10 December, 2009 - 16:17

Hello, welcome to my blog, a stream of random ramblings, mostly about technical stuff, including (but not limited too): programming, Linux, OS X, Drupal, ...

Happy clicking around,

PhantomJS script to capture Reveal.js slideshow slides

1 October, 2013 - 23:02

Just a quick note that I whipped up a PhantomJS script to capture screenshots of Reveal.js powered slideshow slides.

The script is available as GitHub Gist:

Spidering JavaScript-manipulated HTML with PhantomJS

14 April, 2013 - 23:52

Even if you are in an automated context, not using a typical browser, fetching the data/webpage from an URL is easy. There are command line tools like wget and curl, and every programming library has its share of libraries to build on.

But what if you need the HTML markup of page after it has been manipulated with JavaScript?

Git cherry-pick without whitespace

14 April, 2013 - 21:46

A colleague of mine at work has set up his IDE to clean up all trailing whitespace on save. Nothing wrong with that, except that he is the only one, which very often means in practice that his commits are sprinkled with fixes of other people's whitespace mixups. Because of these unrelated line changes, you easily get in conflict situations when cherry-picking or merging.

Here is a trick I use to cherry-pick this kind of commits, without the whitespace parts.

For example, say his commit SHA1 is "abc123".

Get stacktrace/traceback/backtrace in Python catch body

14 February, 2013 - 00:40

So you have some Python code in a try-catch, and you want the typical Python stacktrace (aka traceback, aka backtrace) in a way you can manipulate?
Here are some clues:

import traceback
import logging
except Exception:
     # Just print traceback
     print "something went wrong, here is some info:"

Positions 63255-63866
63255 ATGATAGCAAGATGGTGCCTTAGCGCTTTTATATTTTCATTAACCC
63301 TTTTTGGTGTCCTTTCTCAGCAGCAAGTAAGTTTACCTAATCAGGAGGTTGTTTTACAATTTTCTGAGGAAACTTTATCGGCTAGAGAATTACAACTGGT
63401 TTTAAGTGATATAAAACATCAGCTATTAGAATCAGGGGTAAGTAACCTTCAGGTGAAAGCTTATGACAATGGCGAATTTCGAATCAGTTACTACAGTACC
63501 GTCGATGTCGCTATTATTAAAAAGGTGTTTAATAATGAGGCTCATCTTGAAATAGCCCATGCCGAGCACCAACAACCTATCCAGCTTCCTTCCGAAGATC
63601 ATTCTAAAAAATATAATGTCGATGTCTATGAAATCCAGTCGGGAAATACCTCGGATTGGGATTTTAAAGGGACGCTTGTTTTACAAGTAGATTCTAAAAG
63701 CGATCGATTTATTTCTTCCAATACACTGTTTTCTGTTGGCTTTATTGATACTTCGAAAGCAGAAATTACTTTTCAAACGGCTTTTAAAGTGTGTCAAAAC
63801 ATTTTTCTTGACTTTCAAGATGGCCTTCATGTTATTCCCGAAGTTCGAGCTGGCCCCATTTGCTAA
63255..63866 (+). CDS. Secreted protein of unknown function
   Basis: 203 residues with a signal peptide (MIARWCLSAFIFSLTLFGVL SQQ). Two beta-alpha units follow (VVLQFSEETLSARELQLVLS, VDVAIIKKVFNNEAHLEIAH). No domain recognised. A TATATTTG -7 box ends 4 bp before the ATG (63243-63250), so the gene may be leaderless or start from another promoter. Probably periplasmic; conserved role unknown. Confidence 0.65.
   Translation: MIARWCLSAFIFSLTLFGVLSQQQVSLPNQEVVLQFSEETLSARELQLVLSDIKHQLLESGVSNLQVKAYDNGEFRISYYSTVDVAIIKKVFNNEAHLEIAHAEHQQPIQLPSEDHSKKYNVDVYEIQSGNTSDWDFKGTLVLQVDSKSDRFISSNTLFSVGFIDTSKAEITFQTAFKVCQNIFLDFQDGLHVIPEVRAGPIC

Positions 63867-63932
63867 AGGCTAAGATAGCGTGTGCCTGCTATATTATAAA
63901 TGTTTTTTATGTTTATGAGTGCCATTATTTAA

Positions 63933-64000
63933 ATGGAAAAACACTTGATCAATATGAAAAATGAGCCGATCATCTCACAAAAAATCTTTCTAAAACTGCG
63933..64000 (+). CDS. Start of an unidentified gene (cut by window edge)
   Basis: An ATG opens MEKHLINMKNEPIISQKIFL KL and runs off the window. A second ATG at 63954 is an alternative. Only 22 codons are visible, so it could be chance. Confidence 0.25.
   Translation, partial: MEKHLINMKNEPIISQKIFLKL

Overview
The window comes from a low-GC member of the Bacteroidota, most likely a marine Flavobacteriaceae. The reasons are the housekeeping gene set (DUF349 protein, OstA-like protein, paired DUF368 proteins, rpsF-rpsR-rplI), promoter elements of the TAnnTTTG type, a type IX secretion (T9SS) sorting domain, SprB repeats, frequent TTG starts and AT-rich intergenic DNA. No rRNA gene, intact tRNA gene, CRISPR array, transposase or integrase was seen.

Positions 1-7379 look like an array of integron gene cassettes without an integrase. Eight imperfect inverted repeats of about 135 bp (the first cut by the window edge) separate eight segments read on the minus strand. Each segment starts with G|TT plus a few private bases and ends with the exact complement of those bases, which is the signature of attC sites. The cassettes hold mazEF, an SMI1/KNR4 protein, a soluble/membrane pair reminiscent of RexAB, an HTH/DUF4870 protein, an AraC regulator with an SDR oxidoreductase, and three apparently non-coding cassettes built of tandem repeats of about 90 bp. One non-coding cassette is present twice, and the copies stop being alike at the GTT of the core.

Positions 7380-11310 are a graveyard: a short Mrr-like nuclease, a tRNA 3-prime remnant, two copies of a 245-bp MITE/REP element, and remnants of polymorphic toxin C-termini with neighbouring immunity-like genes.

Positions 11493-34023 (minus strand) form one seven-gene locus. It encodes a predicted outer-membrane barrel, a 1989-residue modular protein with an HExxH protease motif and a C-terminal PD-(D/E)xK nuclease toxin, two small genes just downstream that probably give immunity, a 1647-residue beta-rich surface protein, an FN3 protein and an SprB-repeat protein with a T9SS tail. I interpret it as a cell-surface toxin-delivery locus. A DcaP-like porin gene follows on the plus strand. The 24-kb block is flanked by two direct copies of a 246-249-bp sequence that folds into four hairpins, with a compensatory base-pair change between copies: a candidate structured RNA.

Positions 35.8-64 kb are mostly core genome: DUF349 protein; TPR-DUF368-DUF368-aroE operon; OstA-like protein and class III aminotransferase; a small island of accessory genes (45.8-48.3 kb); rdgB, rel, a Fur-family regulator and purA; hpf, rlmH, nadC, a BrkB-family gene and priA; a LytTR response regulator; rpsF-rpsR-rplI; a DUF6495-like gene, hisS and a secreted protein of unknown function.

# Get traceback as a string and do something with it
     error = traceback.format_exc()
     print error.upper()
     # Log it through logging channel
     logging.error('Something went wrong', exc_info=True)

Check iTunes library for inexistent files and broken links with Python and PyObjC

24 January, 2013 - 00:35

Music files come, music files go. And after some time your iTunes library is sprinkled with cases of The song “Jajazazalala” could not be used because the original file could not be found. Would you like to locate it?

Unicode Fun in Python

30 December, 2012 - 23:46

Here is some Python powered unicode fun (command line oneliner version):

python -c 'for c in range(0x1F410, 0x1F4f0): print (r"\U%08x"%c).decode("unicode-escape"),'

Unicode fun

Git: resolve conflict after stash pop in working directory (no staging/index)

20 November, 2012 - 14:45

In git, when you do git stash pop of unfinished code after upstream merges, you might get a conflict between the stash and the upstream changes you pulled in.

You git clone now has "unmerged paths" aka is in conflict state. For example, git status shows:

# Unmerged paths:
#   (use "git reset HEAD <file>..." to unstage)
#   (use "git add/rm <file>..." as appropriate to mark resolution)
#	both modified:      src/some/file.txt
#	both modified:      src/some/other/file.txt

After you fix the conflicts manually in the files, you normally want to tell git that the conflict has been resolved. If you google for how to do this, you typically find solutions that suggest to git add the files and commit. But what if your (stashed) work is not ready for commit/staging yet?

Python: determine installation prefix

17 April, 2012 - 23:27

Here's a simple bash oneliner to determine the installation prefix (and more) of a python interpreter:

python -c 'import sys;print("\n".join("{0:16s}: {1!r}".format(x, getattr(sys, x)) for x in ["executable", "version", "prefix", "exec_prefix"]))'

(Replace "python" with the actual python executable you want to investigate of course)

Python trick: asynchronously reading subprocess pipes

9 March, 2012 - 00:19

As its name suggests, the Python subprocess allows you to spawn a child/sub process and keep an eye on its standard output through a pipe for example. Very handy to glue together external systems/processes. A tricky issue with having parallel "flows" this way (your python process and the child process in this case), is the risk on deadlocks if you are not careful with the order things are done.